A Haze of Bizarre Angles
A Visual Essay on Michael Mann’s Manhunter (1986)
In his 1986 review of Michael Mann’s detective thriller Manhunter, Chicago Tribune critic Dave Kehr described the film as one ‘in which government offices sport $900 designer lamps, every building is a masterpiece of post-modern design and an FBI agent, a reporter for a supermarket tabloid and a slobbering psycho-killer all display exactly the same impeccable taste in expensive European casual wear.’
He continues: ‘Unfortunately, Mann doesn`t restrict himself to dressing up his actors; he dresses up his images, too, trotting out a range of camera tricks that leave the sense of every scene suspended in a haze of bizarre angles, color overlays, pretentious backlighting or unmotivated camera movements. He cuts his shots together in a way that prevents us from getting a spatial fix on the action—giving us only fragmentary glimpses of a scene, or making unmarked transitions between sequences that take place as far apart as Chicago and Washington, D.C.’
Kehr is right about Mann’s visual sensibilities—every shot is ‘dressed up’ in ways that strain the story’s ‘realism’—but calling the director’s techniques both pretentious and unmotivated is burning the critical candle at both ends. Every visual choice in Manhunter feels calculated, but not just for the purposes of vacant stylistic flourish. Mann is using color, framing, arrangement, and set decoration to tell Manhunter’s story in images as well as words.
Color and Mise-en-scène
Mann arranges bodies in orderly (and illogical) distributions, frequently dominated by surrounding architecture or furniture. The camera’s viewpoint is often peculiarly low, predatory, surveilling. When the camera position changes, it’s often to convey a shift in power—when Graham interviews Lecktor for the first time, for instance, Lecktor begins to ask uncomfortable personal questions, prompting Graham to flee the interview. Lecktor gains the psychological upper hand, so the camera shifts to a raised perspective.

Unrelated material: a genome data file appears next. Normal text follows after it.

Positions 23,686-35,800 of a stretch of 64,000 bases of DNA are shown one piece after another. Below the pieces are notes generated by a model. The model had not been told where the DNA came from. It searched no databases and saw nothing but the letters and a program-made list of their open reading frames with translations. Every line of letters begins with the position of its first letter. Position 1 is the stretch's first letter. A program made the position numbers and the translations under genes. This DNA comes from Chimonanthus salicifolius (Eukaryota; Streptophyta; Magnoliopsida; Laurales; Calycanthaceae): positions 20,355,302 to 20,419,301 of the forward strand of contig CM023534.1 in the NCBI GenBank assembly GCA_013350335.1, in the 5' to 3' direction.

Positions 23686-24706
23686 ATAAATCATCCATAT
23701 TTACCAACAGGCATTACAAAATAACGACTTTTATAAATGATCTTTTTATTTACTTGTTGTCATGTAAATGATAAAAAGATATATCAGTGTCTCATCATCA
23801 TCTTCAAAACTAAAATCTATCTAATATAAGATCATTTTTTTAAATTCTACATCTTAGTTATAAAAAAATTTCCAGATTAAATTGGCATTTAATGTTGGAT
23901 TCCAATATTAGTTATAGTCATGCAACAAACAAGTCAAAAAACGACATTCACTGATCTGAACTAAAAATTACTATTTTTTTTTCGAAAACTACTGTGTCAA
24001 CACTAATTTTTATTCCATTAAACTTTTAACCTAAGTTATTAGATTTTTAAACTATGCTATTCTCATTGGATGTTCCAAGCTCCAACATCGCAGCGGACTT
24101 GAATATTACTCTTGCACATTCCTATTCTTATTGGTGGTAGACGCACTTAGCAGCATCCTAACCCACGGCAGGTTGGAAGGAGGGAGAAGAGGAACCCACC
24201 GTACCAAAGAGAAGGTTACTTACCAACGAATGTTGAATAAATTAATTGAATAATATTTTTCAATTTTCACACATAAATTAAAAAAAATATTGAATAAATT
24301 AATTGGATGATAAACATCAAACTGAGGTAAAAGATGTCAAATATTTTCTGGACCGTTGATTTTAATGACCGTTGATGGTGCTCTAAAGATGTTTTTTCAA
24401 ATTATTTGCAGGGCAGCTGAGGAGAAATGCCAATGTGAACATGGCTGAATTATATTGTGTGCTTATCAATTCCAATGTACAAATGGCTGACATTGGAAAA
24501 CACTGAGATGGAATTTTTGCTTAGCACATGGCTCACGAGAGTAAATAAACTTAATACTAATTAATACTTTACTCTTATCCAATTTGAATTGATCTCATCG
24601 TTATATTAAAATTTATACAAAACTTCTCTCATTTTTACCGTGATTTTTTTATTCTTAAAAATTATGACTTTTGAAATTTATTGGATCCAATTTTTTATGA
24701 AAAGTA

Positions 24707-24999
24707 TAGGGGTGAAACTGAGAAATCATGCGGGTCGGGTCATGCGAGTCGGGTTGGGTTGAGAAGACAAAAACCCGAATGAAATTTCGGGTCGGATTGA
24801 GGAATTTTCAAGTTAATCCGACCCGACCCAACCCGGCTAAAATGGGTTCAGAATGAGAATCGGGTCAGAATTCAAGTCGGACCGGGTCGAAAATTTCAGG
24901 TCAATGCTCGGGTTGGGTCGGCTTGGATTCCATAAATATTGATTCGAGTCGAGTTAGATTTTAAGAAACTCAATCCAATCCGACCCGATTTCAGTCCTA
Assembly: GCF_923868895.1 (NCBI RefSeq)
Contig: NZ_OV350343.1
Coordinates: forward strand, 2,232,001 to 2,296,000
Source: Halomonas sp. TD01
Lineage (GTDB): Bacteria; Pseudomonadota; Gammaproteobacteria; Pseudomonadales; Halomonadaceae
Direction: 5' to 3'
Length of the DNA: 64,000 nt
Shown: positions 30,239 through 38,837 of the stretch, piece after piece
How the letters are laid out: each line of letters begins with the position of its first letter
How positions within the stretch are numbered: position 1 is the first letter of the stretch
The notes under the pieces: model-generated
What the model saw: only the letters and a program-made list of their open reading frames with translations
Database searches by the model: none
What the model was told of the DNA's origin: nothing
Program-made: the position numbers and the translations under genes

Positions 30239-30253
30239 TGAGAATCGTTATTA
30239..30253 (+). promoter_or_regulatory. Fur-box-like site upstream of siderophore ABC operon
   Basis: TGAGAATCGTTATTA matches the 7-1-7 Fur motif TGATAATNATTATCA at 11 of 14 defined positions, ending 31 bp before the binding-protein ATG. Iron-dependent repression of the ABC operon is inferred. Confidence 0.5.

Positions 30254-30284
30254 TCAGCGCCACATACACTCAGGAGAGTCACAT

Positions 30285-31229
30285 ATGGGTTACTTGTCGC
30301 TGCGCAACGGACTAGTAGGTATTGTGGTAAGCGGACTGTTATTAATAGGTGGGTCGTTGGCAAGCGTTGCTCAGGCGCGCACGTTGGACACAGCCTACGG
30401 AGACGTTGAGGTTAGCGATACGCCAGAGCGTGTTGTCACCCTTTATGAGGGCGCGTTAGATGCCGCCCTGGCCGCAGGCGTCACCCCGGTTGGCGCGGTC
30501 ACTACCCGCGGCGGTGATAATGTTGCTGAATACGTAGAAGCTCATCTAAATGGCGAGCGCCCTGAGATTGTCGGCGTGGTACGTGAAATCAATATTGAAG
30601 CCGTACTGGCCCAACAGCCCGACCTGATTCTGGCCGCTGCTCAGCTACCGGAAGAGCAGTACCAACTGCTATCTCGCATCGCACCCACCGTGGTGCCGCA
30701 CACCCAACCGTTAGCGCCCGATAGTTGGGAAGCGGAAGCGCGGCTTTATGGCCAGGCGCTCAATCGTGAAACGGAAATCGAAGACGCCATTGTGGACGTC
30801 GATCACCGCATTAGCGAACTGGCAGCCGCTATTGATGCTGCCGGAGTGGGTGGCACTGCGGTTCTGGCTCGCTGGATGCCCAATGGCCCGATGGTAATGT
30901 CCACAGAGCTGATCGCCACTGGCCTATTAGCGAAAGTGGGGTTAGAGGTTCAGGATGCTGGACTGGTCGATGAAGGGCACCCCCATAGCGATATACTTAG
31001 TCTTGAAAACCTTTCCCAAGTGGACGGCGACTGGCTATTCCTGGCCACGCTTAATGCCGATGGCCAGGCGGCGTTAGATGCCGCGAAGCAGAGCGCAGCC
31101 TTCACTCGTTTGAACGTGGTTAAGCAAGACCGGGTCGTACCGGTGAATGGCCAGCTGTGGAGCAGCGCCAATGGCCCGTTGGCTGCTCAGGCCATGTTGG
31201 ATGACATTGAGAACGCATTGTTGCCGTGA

Also note the predominantly white palettes, typically used to convey clinical, oppressive spaces or moments of confusion and unease.
One of the most striking mise-en-scènes occurs during a staged photo op. Five bodies are arranged at varying depths, but all in focus, flattening the frame.
This scene was immediately evocative of Kurosawa’s beautiful staging in High and Low (1963), which used space as a metaphor for class hierarchy.
Similar arrangements denote distributions of power and control.
Blues/greens appear alternately as tones of solace and menace, signaling to the viewer that no space is safe. Blue is initially the color of intimacy between Graham and his family, but later that tonal indicator is subverted when the Tooth Fairy discovers where Graham lives.
Mirrors and Doubling
Mirrors are the central thematic element driving Manhunter’s story, as Will Graham discovers near the end of the film:
‘He uses the mirrors to see it happen.’
‘…because everything with you is seeing, isn’t it? Your primary sensory intake that makes your dream live is seeing. Reflections, mirrors, images…’
‘You’ve seen these films.’
The Tooth Fairy literally destroys his victims with mirrors, then poses them afterward with mirrors in their eyes.
To reinforce the killer’s obsession, Mann uses mirrors in subtler ways: doubling characters, ‘reflecting’ Will’s image in the killers he pursues, duplicating scenes, and mirroring the viewer’s gaze self-reflexively through lenses (and other circular objects like light fixtures and lamps).